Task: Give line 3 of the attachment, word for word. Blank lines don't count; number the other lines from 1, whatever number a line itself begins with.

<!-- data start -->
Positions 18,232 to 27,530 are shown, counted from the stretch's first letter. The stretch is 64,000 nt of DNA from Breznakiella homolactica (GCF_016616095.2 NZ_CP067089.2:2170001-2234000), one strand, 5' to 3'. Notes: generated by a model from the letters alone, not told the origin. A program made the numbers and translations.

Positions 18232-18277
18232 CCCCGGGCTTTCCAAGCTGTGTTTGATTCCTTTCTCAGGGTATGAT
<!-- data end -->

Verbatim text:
18232 CCCCGGGCTTTCCAAGCTGTGTTTGATTCCTTTCTCAGGGTATGAT